LittleGreyCat wrote:I'm a little puzzled as to why people seem so anti wearing high viz.
Is fashion more important than survival?
I sometimes wear hi-vis but more because my jacket looks misleadlingly official and just happens to be hi-vis. I dislike the day-glo colours but some of my other jackets have more subtle reflective triangles or stripes.
Anyway, I think it's not about fashion and hi-vis is unlikely to help your survival. It may improve your chances of being seen slightly, but how many crashes are "SMIDSY" (more like Sorry Mate I Didn't Look) where it probably won't help?
However if I am involved in a SMIDSY then should it come to court, showing a bright yellow top to the court and asking "The victim was wearing high visibility clothing and you claim you DIDN'T SEE THEM" may carry more weight than if you were wearing normal every day wear.
mjr wrote:It also helps to give non-riders the impression that riding bikes is a dangerous activity that requires special safety equipment, contributing to the sense of cyclists as an outlier group. Finally, there's things like Ian Walker's research that seems to suggest that you get less room if you look more competent, so it's not even a definite safety improvement for you yourself.
I think we are drifting into well worn territory here - all the various counter intuitive arguments which say that an apparent safety improvement really reduces your personal safety.
The same type of arguments used about crash helmets on motor bikes, seat belts in cars for example.
I am merely stating that my personal experience as a driver is that high viz yellow jerseys stand out in urban, suburban, main and secondary roads.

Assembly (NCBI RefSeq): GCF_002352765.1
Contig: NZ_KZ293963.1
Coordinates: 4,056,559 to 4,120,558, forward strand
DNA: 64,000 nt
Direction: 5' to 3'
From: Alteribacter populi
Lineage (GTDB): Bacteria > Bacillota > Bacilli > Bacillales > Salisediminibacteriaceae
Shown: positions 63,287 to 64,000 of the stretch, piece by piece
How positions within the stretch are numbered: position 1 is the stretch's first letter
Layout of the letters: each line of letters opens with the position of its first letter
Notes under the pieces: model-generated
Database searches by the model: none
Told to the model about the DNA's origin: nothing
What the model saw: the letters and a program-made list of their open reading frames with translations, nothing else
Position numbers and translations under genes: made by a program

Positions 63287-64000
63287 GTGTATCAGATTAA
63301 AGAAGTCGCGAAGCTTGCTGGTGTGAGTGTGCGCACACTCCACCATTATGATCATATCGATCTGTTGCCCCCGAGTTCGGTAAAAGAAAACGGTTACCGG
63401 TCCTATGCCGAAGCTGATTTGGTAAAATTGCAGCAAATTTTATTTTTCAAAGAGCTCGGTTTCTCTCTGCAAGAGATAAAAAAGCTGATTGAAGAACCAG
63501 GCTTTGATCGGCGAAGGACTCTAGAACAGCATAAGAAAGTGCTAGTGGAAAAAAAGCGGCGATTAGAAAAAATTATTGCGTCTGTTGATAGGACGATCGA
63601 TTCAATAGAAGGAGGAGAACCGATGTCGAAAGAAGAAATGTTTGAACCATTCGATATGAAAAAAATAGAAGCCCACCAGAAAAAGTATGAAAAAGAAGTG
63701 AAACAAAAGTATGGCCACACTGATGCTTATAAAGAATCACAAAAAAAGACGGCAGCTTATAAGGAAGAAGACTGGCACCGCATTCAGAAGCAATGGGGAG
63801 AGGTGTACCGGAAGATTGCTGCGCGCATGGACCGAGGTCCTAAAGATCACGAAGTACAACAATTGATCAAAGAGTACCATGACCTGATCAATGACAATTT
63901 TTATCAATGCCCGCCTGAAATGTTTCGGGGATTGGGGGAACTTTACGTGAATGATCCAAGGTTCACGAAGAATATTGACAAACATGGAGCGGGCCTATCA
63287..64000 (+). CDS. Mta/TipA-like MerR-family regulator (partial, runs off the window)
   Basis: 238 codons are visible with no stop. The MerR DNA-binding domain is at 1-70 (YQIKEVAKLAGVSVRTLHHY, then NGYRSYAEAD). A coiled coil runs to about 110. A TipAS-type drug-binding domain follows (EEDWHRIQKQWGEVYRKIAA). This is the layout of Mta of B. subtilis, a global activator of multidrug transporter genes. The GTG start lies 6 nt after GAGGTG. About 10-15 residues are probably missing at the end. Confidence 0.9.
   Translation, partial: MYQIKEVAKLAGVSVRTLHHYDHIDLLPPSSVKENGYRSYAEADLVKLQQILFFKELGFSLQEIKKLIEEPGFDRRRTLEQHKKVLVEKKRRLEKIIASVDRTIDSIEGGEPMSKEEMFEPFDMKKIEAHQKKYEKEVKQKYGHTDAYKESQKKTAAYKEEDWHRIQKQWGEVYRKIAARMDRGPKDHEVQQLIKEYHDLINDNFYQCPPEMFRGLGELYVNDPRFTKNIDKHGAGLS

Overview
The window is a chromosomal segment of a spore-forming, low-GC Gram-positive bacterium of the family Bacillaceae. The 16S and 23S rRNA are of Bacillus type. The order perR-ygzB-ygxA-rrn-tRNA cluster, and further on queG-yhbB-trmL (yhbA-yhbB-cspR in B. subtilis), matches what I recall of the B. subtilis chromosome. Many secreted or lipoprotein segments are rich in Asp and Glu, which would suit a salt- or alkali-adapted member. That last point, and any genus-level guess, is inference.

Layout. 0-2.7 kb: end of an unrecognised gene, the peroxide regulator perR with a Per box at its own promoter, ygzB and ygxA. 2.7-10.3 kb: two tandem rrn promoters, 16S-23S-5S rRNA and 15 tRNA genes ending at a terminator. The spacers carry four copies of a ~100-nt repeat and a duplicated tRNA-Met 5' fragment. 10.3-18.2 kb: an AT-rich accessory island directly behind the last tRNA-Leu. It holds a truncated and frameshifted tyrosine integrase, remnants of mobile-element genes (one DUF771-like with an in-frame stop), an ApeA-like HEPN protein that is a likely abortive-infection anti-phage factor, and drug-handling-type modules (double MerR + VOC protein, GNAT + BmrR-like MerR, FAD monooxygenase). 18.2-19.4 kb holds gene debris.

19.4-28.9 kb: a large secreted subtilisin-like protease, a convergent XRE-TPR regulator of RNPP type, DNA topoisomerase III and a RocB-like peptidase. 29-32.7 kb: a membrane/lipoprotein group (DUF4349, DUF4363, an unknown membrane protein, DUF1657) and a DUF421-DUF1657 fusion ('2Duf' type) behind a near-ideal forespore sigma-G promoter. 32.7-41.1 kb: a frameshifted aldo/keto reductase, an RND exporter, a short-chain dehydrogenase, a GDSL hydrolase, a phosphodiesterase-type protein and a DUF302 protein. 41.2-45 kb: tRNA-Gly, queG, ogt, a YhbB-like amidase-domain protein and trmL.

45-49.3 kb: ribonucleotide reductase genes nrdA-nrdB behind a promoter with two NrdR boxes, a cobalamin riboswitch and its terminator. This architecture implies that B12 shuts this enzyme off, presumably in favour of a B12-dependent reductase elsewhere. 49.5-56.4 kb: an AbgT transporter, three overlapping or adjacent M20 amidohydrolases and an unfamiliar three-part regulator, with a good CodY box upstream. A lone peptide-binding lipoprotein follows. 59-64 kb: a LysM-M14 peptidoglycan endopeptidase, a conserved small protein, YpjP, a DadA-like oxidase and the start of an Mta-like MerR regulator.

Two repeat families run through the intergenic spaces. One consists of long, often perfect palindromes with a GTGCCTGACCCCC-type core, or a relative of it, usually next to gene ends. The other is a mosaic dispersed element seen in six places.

They are especially effective for me personally on sunny days where there is shade from trees.
[There may also be some scientific reason that road workers (amongst may others) have to wear high viz clothing.]
So if I see these tops more easily, I assume that other drivers may see these tops more easily.
So I wear the tops.
mjr wrote:Is a debatable improvement in your personal visibility more important than promoting cycling as accessible and easy?
I certainly don't think I should make myself less visible, presumably to put myself in harms way so that near misses, injury or death may serve as a warning to motorists and my noble sacrifice may some day benefit other cyclists.
I also don't think that me wearing bright yellow Lycra should scare others away from cycling (umm....perhaps an attack of nausea and "Mummy my eyes!! I can't see!!").
However as I said above we seem to be drifting firmly into areas of faith which don't always respond to rational argument.